Almost all of Finland’s migrant fish are threatened. At the moment the endangered fish species of Finland have no protection; they are like outlaws. For example the Finnish landlocked salmon (Salmon’s subspieces Salmo salar m. sebago only lives in inland waters) is more endangered than the Saimaa ringed seal (Pusa hispida saimensis). A study shows that only 0.04 % of the smolts survive and reach sexual maturity. This means that only one individual in 2500 smolts will spawn.
Additionally, the sea trout parr (Salmo trutta trutta) is critically endangered in Finland. Hydro-electric power plants previously destroyed the robust populations of the sea trout, but nowadays the main problem is fishing nets. Finland is probably the only civilised state where anybody can fish using nets. In other parts of the world fishing with nets is strongly regulated or banned completely. All the endangered species living in the inland waters of Finland, even the Saimaa ringed seal, face the same threat: fishing nets (both professional and free-time fishermen). The main problem with fishing nets is that they catch almost all the smolts, leaving no fish to spawn.
Finland is also the only nation in the world that allows fishermen to fish using massive trawls in inland waters. Finnish researchers are unanimous: our fishing policy is unsustainable. Policymakers don’t listen. Rather, they are against every positive development. In today’s world with the EU and other institutions, how is it possible that no one outside Finland is not reacting. If Finnish policymakers are this blind or spineless, maybe the EU could invoke for example the Habitats Directive (more formally known as Council Directive 92/43/EEC on the Conservation of natural habitats and of wild fauna and flora), and force Finland to alter its fishing policy. We have some successful example (the Przewalski’s horse returning to Mongolia, deforestation in Madagascar) of how pressure / help from the outside world has contributed to the preservation of species or ecosystems in developing countries. At least the EU should wake up now and prevent the local extinction of several fish species.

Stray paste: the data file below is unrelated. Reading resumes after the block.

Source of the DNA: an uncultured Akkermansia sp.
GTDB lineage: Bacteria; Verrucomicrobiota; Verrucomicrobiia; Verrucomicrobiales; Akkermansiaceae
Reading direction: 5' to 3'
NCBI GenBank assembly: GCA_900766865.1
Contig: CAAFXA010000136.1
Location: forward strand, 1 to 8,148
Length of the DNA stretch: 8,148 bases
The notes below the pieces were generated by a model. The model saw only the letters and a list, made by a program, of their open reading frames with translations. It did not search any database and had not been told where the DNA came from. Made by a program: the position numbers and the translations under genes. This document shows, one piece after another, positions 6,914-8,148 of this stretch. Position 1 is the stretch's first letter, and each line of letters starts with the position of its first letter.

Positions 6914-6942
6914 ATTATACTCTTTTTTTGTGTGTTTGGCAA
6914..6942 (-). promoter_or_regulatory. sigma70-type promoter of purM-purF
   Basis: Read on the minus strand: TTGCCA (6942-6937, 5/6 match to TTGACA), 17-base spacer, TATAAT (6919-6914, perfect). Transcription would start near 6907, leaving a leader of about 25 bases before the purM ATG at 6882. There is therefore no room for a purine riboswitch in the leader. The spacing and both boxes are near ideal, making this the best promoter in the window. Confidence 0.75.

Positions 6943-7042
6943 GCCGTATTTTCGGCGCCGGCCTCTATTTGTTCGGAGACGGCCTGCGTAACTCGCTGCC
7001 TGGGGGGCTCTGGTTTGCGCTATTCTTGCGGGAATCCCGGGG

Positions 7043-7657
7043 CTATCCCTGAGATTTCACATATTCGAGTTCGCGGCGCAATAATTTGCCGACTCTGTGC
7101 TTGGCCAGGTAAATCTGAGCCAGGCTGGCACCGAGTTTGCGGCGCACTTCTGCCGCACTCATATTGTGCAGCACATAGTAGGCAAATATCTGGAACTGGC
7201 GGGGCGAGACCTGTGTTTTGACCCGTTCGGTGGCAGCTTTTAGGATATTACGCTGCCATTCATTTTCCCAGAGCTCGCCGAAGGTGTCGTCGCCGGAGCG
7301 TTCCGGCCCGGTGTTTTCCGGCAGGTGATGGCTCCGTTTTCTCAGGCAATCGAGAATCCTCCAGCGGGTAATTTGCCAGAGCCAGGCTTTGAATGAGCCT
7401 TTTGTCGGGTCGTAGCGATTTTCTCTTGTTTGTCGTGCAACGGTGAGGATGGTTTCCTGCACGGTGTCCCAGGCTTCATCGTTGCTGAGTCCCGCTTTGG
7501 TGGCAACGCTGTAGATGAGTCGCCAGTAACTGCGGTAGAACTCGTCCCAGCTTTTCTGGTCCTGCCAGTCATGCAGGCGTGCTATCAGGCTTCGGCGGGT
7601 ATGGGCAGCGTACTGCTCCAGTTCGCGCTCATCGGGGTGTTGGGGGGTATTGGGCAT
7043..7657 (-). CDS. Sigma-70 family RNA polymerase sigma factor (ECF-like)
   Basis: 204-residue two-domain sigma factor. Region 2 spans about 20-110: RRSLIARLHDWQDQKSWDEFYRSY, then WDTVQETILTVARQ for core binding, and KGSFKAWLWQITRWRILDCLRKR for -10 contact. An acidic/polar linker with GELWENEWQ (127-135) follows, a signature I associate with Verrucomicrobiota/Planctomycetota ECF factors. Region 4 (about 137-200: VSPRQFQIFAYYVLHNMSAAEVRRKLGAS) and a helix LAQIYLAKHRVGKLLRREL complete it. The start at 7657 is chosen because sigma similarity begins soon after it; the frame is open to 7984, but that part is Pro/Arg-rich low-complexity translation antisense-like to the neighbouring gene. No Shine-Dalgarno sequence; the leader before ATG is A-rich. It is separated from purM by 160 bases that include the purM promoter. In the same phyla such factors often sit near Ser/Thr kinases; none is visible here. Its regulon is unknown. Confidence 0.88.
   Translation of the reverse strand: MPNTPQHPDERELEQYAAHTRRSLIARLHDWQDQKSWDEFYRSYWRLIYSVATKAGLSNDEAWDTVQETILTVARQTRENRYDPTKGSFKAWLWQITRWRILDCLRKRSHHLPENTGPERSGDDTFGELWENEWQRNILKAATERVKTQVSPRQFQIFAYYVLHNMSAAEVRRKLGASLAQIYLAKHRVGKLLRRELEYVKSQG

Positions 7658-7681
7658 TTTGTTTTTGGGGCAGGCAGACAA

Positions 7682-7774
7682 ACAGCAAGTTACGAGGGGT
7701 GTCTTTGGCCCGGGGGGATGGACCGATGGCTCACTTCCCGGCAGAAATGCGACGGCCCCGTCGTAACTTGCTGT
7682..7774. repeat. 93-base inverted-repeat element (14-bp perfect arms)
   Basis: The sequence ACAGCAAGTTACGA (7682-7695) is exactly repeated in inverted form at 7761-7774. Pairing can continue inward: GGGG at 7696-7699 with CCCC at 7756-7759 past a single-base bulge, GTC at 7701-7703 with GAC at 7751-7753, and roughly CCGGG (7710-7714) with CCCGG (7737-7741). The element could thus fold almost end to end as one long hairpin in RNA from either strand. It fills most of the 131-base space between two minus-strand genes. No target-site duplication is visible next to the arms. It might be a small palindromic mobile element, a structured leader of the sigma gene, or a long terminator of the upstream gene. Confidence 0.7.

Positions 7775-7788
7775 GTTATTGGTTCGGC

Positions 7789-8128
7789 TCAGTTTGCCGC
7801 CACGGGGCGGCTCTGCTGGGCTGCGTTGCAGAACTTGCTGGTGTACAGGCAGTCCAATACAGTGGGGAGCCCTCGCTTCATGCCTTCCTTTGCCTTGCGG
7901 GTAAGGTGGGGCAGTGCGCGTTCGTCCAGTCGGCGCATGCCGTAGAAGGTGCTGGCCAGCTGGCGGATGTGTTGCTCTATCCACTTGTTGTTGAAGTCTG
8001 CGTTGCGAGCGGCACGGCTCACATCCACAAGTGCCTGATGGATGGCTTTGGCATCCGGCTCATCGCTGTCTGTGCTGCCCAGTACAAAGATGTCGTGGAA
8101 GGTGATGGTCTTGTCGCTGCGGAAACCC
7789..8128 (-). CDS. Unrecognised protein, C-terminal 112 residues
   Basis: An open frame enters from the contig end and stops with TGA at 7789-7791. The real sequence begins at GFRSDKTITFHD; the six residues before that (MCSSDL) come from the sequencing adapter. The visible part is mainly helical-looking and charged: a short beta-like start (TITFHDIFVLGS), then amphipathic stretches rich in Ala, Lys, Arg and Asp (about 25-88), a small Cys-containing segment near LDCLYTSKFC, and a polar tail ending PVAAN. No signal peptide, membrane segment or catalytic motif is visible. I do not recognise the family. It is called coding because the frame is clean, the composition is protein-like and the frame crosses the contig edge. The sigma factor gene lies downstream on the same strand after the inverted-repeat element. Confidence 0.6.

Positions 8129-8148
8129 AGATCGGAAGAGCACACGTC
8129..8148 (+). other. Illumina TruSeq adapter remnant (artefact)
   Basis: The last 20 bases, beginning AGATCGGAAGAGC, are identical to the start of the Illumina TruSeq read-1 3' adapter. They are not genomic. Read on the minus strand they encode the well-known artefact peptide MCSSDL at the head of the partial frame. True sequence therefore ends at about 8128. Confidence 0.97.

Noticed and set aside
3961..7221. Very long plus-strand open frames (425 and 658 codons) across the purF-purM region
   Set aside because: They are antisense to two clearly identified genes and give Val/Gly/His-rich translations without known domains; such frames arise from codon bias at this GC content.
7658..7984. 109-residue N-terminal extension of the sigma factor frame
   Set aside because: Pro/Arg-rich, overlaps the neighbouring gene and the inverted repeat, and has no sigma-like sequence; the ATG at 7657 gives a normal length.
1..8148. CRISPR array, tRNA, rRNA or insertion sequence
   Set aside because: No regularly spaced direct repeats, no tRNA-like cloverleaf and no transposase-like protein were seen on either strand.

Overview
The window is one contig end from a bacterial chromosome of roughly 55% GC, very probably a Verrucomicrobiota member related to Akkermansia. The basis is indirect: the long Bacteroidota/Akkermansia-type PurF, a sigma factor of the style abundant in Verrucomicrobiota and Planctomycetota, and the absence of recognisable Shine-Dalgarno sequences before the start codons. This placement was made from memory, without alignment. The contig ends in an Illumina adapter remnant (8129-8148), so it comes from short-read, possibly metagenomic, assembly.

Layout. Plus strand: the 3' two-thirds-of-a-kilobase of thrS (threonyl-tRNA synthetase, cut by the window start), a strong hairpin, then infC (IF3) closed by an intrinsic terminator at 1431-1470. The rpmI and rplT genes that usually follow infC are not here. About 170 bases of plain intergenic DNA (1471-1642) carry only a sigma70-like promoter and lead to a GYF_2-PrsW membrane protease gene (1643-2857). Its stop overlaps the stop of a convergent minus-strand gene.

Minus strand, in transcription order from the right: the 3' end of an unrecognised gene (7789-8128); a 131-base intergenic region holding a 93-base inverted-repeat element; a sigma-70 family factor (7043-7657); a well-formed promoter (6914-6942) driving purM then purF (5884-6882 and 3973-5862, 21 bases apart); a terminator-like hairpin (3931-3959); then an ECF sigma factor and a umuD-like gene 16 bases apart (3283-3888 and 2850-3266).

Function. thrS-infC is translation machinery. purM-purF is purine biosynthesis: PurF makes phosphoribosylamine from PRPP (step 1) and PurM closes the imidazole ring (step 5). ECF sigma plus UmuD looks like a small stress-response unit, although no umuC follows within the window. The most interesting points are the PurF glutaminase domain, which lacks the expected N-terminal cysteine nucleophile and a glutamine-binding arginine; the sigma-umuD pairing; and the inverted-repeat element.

Salmi P, Auvinen H, Jurvelius J, Sipponen M (2000) Finnish lake fisheries and conservation of biodiversity: coexistence or conflict? Fisheries Management & Ecology 7: 127–138. DOI: 10.1046/j.1365-2400.2000.00183.x
Auvinen H, Jurvelius J, Koskela J, Sipilä T (2005) Comparative use of vendace by humans and Saimaa ringed seal in Lake Pihlajavesi, Finland. Biological Conservation 125(3): 381–389. doi:10.1016/j.biocon.2005.04.008